Especially in business model driven startups the founding and early stage team is the deciding factor on whether the venture will succeed or not. There are many theories how to deal with this issues. This blogpost will discuss one of those theories and give you ideas, on how to make your team more performant.
Principal-Agent ProblemIn a social structure (such as a team) there are always differences in power and goals. The founding members might want to grow the venture as fast as possible whereas early employees might prefer an easier job or just to push their respective job area without taking into consideration the big picture. This gap in goal alignment is called the principal-agent problem as a principal (founder) wants something from an agent (early stage employee, partner etc.) but the two have non-aligned goals. Now there are several ways on how to tackle this issue: The principal could control the agent very strictly as when observed the agent will behave accordingly (see Sieger et al., 2013). A second idea would to create financial incentives to align the agent by paying a bonus based on their behaviour. The first idea is not feasible due to resource restrictions. When the principal constantly has to monitor the agent(s), he can hardly do any work himself. The latter approach is also not feasible due to three reasons:
- It is very hard if not impossible to churn down goals into clearly quantifiable elements which could be used to create a fair system that cannot be abused.
- Resource limitations in startups.
- Creating extrinsic incentives can even lead to crowding-out of intrinsic motivation (very bad!).
Luckily, there is a third way.
Psychological OwnershipImagine going to the same coffeshop every day to read the news and drink a nice espresso. You always choose the same table, nicely situated just next to the window so you have a great view on what is going on outside. One day you come in but someone else is sitting at the table.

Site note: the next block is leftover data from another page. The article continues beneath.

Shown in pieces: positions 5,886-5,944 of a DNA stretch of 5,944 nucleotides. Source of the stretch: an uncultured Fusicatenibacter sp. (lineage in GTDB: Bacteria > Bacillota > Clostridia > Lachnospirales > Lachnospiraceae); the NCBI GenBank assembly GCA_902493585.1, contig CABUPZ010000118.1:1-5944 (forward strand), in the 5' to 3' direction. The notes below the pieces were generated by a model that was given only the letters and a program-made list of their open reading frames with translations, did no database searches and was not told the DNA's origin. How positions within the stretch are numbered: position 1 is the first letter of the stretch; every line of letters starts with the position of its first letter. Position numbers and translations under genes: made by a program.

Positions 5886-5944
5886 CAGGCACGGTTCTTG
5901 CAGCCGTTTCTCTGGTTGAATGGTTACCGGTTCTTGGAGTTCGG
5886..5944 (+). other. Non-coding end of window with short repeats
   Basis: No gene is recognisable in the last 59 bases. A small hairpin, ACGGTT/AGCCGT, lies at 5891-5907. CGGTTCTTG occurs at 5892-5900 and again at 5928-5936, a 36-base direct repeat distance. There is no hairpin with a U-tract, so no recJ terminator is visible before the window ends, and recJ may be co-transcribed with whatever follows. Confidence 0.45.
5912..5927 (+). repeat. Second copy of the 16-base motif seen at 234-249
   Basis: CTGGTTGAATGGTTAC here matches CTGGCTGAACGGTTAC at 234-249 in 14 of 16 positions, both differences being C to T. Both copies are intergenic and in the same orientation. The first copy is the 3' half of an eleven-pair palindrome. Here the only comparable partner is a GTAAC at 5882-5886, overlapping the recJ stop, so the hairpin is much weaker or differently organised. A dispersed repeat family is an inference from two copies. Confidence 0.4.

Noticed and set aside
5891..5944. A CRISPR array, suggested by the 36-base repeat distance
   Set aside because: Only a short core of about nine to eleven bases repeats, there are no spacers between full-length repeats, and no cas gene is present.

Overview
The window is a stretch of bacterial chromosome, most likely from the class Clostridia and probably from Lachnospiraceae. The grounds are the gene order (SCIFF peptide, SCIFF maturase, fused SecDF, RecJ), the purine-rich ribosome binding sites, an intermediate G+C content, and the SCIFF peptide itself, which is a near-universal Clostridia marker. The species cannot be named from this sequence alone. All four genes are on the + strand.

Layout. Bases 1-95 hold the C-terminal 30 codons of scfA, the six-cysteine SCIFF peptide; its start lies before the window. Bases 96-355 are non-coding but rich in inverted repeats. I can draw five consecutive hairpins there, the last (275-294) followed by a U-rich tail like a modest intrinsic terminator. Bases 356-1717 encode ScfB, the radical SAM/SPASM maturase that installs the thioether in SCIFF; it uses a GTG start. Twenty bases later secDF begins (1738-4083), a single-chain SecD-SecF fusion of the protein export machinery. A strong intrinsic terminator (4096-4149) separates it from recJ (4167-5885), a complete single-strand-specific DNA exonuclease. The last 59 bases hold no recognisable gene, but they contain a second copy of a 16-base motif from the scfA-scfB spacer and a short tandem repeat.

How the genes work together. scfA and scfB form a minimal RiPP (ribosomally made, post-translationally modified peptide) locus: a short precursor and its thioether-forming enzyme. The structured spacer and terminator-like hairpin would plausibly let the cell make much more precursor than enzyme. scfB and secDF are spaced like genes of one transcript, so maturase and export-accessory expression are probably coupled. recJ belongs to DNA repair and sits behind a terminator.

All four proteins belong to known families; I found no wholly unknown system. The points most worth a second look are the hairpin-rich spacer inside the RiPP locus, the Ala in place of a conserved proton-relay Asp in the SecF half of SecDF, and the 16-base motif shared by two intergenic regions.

How do you feel?
You do not have any formal ownership of the table, you are merely a (heavy) user. But still you feel ownership towards the table. Exactly this feeling can also be created for organisations. If you can make your team (and yourself) feel to be an owner (and this can be completely disconnected from actually owning shares) of your startup their goals will automatically be aligned with those of the principal.
Now we know that there is a way to align goals within your team, but how do you create psychological ownership (e.g. make your team feel that they own the organisation)?
The Three RoutesResearch on psychological ownership is relatively young. In 2001 and 2003 the two most defining papers on the topic have been published. Pierce et al. (2001) have created an inclusive theory on psychological ownership in organisations. They have identified three factors (called routes) which are important in creating psychological ownership:
- Controlling the target: If the agent has the ability to influence the organisation (e.g. create his own footprint in a project), he/she will feel more ownership towards the organisation. To achieve this, give your teammembers the ability to create something lasting.
- Coming to intimately know the target: If an agent gets access to crucial information within an organisation he/she will feel more ownership. Have an open communication within your organisation, share important developments with your teammembers!
- Investing the self into the target: Make your employees work had and push their personal limits and they will feel that the organisation belongs to them.
Implementing those measures will boost your productivity and make your startup a success. I am currently working on a more refined model (including leadership style and organisational structure) taylored especially for startups.